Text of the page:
If you need a farm loan, but you have bad credit, you are not out of luck. The FSA has a program that was made for farmers just like you. It’s called the Guaranteed Farm Loan. It provides funds for new farmers to purchase farmland and/or start operations. You can go through the government or a private lender. The route you take determines the type of loan you’ll receive.
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Going directly through the government, you’ll get a
Direct FSA loan. This has slightly stricter requirements than the Guaranteed FSA Loan, which you obtain from private lenders. The Direct Loan is for farmers that cannot qualify with an individual lender. If you do have the qualifications, you may have access to more funds from the Guaranteed Program. We discuss this in detail below.
Bad Credit Doesn’t Matter
If you have bad credit, you shouldn’t give up your dream of becoming a farmer. The guaranteed loan provides lenders with a backup should you default on the loan. In other words, the FSA/USDA will pay the lender back a portion of the defaulted funds. This allows lenders to give you more options regarding obtaining financing to purchase a farm.
However, you should keep in mind that lenders might have stricter requirements regarding the loan because of the bad credit. The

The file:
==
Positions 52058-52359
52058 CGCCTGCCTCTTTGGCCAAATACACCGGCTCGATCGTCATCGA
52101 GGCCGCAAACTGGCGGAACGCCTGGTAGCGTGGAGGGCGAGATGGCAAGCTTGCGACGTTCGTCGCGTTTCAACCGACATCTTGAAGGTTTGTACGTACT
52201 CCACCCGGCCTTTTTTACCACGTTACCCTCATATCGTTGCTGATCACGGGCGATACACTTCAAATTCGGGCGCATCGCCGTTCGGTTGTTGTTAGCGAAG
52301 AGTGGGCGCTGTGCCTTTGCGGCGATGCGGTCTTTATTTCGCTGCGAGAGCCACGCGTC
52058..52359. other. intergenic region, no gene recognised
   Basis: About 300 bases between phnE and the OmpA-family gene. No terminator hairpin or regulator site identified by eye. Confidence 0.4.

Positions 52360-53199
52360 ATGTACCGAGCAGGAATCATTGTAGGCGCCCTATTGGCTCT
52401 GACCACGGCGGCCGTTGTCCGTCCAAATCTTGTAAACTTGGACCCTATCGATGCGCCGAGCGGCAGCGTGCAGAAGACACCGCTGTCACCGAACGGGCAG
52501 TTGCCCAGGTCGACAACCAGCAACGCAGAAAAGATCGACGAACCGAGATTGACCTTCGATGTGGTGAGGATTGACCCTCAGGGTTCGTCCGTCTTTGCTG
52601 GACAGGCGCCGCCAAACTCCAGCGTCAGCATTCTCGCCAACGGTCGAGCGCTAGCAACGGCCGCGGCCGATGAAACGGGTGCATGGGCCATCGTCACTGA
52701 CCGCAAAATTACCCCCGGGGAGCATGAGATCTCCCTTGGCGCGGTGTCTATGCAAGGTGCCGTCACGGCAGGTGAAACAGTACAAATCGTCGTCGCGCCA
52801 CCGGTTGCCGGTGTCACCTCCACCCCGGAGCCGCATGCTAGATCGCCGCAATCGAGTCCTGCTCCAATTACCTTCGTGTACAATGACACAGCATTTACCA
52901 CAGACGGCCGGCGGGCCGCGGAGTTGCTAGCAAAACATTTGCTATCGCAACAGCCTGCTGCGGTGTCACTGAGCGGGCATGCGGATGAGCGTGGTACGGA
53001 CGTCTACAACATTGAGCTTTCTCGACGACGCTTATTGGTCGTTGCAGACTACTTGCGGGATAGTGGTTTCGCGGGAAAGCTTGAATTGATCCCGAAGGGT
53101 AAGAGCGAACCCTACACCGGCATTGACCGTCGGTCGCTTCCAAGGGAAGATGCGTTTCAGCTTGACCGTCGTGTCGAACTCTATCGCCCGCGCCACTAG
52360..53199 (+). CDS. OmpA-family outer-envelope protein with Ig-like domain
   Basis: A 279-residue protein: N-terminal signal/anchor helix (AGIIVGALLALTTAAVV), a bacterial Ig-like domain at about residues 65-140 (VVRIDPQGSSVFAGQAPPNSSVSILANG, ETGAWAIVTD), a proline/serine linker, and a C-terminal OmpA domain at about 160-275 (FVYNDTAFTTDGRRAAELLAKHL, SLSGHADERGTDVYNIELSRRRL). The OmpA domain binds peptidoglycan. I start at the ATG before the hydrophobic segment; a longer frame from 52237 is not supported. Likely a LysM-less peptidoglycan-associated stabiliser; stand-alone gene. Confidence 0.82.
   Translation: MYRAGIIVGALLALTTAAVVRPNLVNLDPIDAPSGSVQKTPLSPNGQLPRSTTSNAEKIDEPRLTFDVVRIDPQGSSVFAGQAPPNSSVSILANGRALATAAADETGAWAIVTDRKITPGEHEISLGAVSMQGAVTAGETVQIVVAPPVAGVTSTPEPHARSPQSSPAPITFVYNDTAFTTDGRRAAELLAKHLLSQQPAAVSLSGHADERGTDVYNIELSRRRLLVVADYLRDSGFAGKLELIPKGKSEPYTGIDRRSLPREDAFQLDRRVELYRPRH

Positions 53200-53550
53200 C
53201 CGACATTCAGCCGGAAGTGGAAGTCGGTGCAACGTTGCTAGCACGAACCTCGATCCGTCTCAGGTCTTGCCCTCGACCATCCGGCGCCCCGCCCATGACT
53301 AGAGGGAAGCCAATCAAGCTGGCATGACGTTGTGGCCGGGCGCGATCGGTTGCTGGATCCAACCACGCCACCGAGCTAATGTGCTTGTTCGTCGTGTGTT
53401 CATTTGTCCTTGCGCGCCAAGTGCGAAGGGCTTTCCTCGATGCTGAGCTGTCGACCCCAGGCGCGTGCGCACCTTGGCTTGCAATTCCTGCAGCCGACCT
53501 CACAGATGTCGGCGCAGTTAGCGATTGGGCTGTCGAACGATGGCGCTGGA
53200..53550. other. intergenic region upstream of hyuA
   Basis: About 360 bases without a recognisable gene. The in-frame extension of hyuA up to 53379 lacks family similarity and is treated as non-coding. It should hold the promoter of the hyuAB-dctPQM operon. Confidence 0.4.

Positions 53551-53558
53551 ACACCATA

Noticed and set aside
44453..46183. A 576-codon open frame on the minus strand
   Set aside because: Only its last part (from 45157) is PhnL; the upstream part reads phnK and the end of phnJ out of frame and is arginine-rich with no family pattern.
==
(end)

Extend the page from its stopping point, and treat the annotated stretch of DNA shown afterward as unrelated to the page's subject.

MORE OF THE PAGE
FSA/USDA have their guidelines, which are minimal. Then the lender has his own guidelines to add to it. Lenders are at their own discretion regarding what requirements they want to add. They do this to reduce the risk of taking on a bad loan. A few of the requirements may include an increased down payment, lower debt ratio, or even a co-signer.
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Come Up With Compensating Factors
Perhaps one of the best things you can do when you need a farm loan with bad credit is have compensating factors. Lenders like to look at the big picture. They don’t focus on one detail. For example, you may have a low credit score, but have a very low debt ratio. That low debt ratio offsets the risk of the low score, in some cases.
Lenders want to know that you are not a big risk overall. When you present your case to a lender, you want at least one or more of the following:
- Good credit score (over 680 is usually best)
- Low debt ratio (this varies by lender)
- At least 10 years of history in farming
- Proof that you have the desire/motivation to own and operate a farm
- Proper education to own/operate a farm
Of course, lenders will look at
each of these factors differently. Shopping with different lenders will likely give you different answers. One lender may be just fine with the bad credit while another is not willing. It takes shopping around and maximizing your compensating factors to help you get the best deal available today.
If all else fails, consider taking on a co-applicant that has better qualifying factors than you. The lender cannot use a co-signer’s higher credit score, as the lower one usually prevails, but if they have other compensating factors, it may help your chances.